I've seen several images of old pictures or old postcards on microstock websites, and I was happy there is a way to sell something like that, as I have a small collection of very old postcards. But then I found a topic on the Shutterstock forum where a member was asking if he can upload his old postcards collection. This was the admin's answer:

Quote
You must OWN the copyright for every single thing you upload. There are some collectors out there who have wholesale bought copyrights from old images. They are uploading them - because they own the copyright. They found the estate that owns them, and purchased the rights.

 If you don't own the copyright, you can't upload it.

 We DO NOT accept public domain images.

 Uploading public domain images - or any image for which you do not own the copyright for - will result in a permanent ban from Shutterstock. There are no exceptions.



Now, I don't get it...why can you upload pictures of products and copyrighted trademarks and sell them as editorial, but you can't do the same thing with some very old and rare postcards? I'm really confused...


Sorry if the question is stupid but I'm just a beginner trying to understand the big microstock world >.<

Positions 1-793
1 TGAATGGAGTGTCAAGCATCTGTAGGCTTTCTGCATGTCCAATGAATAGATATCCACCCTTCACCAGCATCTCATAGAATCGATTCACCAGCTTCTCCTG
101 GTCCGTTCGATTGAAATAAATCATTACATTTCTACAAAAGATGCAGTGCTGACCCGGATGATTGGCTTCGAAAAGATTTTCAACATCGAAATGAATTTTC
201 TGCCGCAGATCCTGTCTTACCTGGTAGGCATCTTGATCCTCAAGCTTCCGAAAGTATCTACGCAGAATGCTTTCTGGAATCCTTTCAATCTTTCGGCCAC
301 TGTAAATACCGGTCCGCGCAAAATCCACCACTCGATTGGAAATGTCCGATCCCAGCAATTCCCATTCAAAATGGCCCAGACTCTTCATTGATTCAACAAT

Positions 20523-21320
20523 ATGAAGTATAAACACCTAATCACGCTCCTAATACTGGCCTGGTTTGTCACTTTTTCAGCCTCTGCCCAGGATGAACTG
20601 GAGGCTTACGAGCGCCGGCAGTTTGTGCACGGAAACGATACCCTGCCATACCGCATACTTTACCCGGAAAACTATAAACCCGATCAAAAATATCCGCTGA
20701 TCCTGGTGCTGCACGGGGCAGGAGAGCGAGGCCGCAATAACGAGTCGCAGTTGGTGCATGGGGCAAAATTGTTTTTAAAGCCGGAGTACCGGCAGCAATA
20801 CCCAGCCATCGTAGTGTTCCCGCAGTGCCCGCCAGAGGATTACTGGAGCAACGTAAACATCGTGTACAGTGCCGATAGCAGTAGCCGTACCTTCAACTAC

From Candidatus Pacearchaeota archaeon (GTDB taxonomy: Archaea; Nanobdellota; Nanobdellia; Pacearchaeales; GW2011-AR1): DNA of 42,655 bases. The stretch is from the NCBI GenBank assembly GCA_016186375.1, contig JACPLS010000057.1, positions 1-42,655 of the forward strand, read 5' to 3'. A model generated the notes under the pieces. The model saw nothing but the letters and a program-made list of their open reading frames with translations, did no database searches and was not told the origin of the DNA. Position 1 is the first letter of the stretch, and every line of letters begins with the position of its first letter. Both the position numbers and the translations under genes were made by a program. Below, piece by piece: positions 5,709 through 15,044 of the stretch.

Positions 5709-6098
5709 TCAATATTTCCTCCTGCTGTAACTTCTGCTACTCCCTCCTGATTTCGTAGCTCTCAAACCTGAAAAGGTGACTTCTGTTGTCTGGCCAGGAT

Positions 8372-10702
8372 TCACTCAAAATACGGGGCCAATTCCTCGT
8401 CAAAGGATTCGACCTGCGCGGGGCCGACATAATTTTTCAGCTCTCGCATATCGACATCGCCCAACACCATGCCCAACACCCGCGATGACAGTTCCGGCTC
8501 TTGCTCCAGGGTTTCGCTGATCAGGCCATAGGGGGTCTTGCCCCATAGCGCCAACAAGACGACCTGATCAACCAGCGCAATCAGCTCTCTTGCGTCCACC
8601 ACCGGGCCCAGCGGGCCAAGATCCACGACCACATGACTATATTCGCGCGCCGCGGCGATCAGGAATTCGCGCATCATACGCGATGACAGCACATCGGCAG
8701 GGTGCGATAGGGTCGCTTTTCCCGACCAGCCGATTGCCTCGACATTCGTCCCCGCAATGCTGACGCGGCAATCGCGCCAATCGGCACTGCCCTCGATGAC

« Reply #2 on: December 31, 2012, 02:07 »
0
here is the rules on copyright here int he United States.

http://copyright.cornell.edu/resources/publicdomain.cfm

Who ever said 1884 does not know they were talking about, the year was 1923

« Reply #3 on: December 31, 2012, 05:26 »
+1
But maybe it is 1884 somewhere else. Contrary to some opinions, US laws do not yet trump every other law in the world and iS is a Canadian company.

« Reply #4 on: December 31, 2012, 06:32 »
0
here is the rules on copyright here int he United States.

http://copyright.cornell.edu/resources/publicdomain.cfm

Who ever said 1884 does not know they were talking about, the year was 1923


Yes, it's 1923 in the USA. But because the images are made and used also in other places 1884 is a much safer bet. You americans are always lagging behind... you don't even have metric system :)
Here is some story about european copyright legistlation (the Berne Convention 1886) http://en.wikipedia.org/wiki/Berne_Convention_for_the_Protection_of_Literary_and_Artistic_Works

RacePhoto

« Reply #5 on: December 31, 2012, 11:09 »
0
But maybe it is 1884 somewhere else. Contrary to some opinions, US laws do not yet trump every other law in the world and iS is a Canadian company.


Yes "maybe" do you have anything to add but that nippy reply? Maybe some data or documentation?